This two-bedroom, two-bath condo is up for rent in a swank, pet-friendly doorman buildingparking for one car (a “sedan” is specified). Though the interior is certainly attractive, what really makes this unit stand out is the terrace, which is a rather stunning 800 square feet–enough space for another apartment (albeit a windy one). The views from the terrace are fantastic, too.
Monthly rental price: $5,000.
South Van Pelt Street in Fitler Square is a dream. Nestled in a warren of intersecting alleyways that all lead to the gorgeous Schuylkill Riverbanks Park, rentals there are rare.
This carriage house rental sits on the corner of South Van Pelt and Manning and features two bedrooms and two bathrooms. One look at the narrow street and its surroundings will tell you that the ground-floor garage (also included in the rent) is a sine qua non.
The disabled combat veteran looking for a new roommate currently has the six animal roommates above. Other things to know about him, according to his Craigslist ad:
* I swear like a God damn motherf**cking sailor.
* I store firearms in the house, as well as a ready supply of ammunition.
* I am a smoker. Not of cigars, not of cigarettes. Do the math.
A rendering of the kitchen in the Granary
As part of its ongoing partnership, the Inquirer/Plan Philly has an article about the glut of new housing in Center City. JoAnn Greco puts the current count at 1,000 new units, but focuses specifically today on Pearl Properties’ Sansom and the Granary, designed by DAS Architects. The Granary project is actually two: “the retrofit of the original 1862 granary, which calls for another 25 apartments to be located in its upper portion” and “the 227-unit adjunct to The Granary that DAS has built across the street from The Barnes Foundation.”
The two buildings’ exteriors complement each other, says the firm’s Dave Schultz, but residents will want to know what the interior has to offer:
…The two-tiered assemblage of public spaces includes a lobby lounge, fitness center, library/music room, business center, and an 8,000-square-foot rooftop terrace on the eighth floor with sweeping views of the Parkway and downtown.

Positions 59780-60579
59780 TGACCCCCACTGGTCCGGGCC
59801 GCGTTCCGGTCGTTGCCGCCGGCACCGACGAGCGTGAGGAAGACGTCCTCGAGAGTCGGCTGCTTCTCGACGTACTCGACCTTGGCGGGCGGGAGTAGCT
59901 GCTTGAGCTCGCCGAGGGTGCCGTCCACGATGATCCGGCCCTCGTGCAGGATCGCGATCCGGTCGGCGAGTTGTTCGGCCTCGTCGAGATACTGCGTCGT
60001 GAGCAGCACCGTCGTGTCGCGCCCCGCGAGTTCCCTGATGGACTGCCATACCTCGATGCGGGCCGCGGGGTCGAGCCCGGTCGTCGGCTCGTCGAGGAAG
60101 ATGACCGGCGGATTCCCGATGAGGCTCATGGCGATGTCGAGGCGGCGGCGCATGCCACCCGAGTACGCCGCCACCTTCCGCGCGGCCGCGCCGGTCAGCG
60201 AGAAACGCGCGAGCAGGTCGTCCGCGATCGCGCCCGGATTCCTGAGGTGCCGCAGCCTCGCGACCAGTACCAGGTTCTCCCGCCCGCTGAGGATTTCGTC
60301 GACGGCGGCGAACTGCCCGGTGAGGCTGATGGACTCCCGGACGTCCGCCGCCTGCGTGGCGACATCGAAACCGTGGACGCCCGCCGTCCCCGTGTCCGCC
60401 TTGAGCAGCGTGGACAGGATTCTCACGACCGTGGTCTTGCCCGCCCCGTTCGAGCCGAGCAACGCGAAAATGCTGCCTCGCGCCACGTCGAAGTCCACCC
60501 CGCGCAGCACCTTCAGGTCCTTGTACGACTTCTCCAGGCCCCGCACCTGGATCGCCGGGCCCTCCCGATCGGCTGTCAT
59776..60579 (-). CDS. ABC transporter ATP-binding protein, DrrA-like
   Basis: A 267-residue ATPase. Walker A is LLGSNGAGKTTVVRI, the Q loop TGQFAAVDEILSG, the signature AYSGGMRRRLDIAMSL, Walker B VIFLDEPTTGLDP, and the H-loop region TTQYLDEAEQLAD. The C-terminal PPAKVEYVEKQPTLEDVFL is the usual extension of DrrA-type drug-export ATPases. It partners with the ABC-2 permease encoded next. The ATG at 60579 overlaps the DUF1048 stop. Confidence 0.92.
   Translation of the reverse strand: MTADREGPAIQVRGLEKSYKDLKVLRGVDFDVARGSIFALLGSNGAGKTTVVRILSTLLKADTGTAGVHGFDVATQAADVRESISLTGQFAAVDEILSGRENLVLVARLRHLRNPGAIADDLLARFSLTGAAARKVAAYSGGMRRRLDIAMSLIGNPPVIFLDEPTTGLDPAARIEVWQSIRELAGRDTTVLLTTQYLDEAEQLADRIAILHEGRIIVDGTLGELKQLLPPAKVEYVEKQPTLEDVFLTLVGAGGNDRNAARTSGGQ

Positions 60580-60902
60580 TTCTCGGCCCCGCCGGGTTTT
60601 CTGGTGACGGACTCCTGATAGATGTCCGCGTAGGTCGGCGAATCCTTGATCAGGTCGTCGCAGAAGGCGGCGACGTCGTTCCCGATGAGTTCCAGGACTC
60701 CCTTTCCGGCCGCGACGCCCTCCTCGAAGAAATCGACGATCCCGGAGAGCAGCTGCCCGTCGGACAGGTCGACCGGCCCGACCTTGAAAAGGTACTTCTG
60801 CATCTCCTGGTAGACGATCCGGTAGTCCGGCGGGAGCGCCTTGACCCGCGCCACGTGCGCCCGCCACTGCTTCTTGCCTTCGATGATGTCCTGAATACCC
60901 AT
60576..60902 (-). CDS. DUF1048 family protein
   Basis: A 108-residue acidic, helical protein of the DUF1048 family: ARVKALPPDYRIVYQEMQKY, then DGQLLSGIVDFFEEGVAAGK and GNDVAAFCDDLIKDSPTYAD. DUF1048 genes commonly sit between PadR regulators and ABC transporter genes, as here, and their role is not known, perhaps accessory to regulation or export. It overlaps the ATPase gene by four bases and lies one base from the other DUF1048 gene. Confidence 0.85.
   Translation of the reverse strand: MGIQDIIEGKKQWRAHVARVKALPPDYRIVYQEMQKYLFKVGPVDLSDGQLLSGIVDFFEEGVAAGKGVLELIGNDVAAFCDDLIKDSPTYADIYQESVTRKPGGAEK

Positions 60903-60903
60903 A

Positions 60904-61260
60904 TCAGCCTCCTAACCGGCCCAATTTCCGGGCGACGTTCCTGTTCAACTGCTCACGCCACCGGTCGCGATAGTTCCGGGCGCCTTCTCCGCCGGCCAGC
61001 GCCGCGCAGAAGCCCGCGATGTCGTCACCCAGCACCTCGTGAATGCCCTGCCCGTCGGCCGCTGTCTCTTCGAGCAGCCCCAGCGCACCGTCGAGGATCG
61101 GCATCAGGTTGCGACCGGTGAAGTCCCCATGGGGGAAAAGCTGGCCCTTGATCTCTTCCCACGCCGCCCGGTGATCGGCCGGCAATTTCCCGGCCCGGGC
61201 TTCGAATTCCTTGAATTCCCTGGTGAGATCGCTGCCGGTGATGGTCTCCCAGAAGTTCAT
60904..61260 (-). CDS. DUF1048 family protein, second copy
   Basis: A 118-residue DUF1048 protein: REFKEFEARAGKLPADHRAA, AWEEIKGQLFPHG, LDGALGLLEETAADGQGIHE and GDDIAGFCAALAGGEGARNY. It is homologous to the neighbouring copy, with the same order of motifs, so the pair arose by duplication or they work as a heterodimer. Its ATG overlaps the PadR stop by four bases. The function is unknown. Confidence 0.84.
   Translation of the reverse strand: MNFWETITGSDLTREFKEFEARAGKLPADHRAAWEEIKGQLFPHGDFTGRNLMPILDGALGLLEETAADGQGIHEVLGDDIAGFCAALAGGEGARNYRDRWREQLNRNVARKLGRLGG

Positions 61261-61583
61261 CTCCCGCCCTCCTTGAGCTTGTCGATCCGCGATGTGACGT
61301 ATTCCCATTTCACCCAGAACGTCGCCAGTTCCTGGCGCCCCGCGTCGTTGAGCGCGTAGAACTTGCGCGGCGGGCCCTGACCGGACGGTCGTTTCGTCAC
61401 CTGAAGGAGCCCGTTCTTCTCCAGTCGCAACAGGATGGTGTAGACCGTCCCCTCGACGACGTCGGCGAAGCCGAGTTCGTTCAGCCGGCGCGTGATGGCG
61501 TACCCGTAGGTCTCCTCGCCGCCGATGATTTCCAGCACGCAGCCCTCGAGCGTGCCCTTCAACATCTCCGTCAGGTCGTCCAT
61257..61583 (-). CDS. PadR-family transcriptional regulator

The promise of ground floor retail includes a big box pet store that will offer daycare and grooming services. Inside, the apartments continue to merge industrial robustness — exposed concrete walls and ceilings — with mod-cons like bamboo flooring and open-shelved kitchens. About half of the units have balconies, and penthouses on the ninth floor have access to their own private terraces.
As for the Sansom, it will have 104 units and “is aiming for a hipper renter, one who wants to line up for fried chicken at Federal Donuts across the street or toss back brine and brew down the block at Sansom Street Oyster House.” Though there’s no parking at the Sansom, there are amenities: “a small fitness center and lounge” and a rumored Adolf Biecker spa and salon. Rents start at $1,895 for one bedrooms.
It’s not that the Bergdoll Mansion hasn’t been on the market before. But the library for rent? This is simply too much. This has to be the most beautiful rental in Philadelphia, which makes the price–$3,500 per month–fairly reasonable.
Ever heard of Zumper? You have if you live in San Francisco, NYC or Chicago, where the site was live since its debut launch in 2012. Now it’s going national, bringing some competition (assumedly) to Craigslist due to two key factors:
1. It’s mobile-first
2. It only allows posts from “verified” landlords, brokers and property managers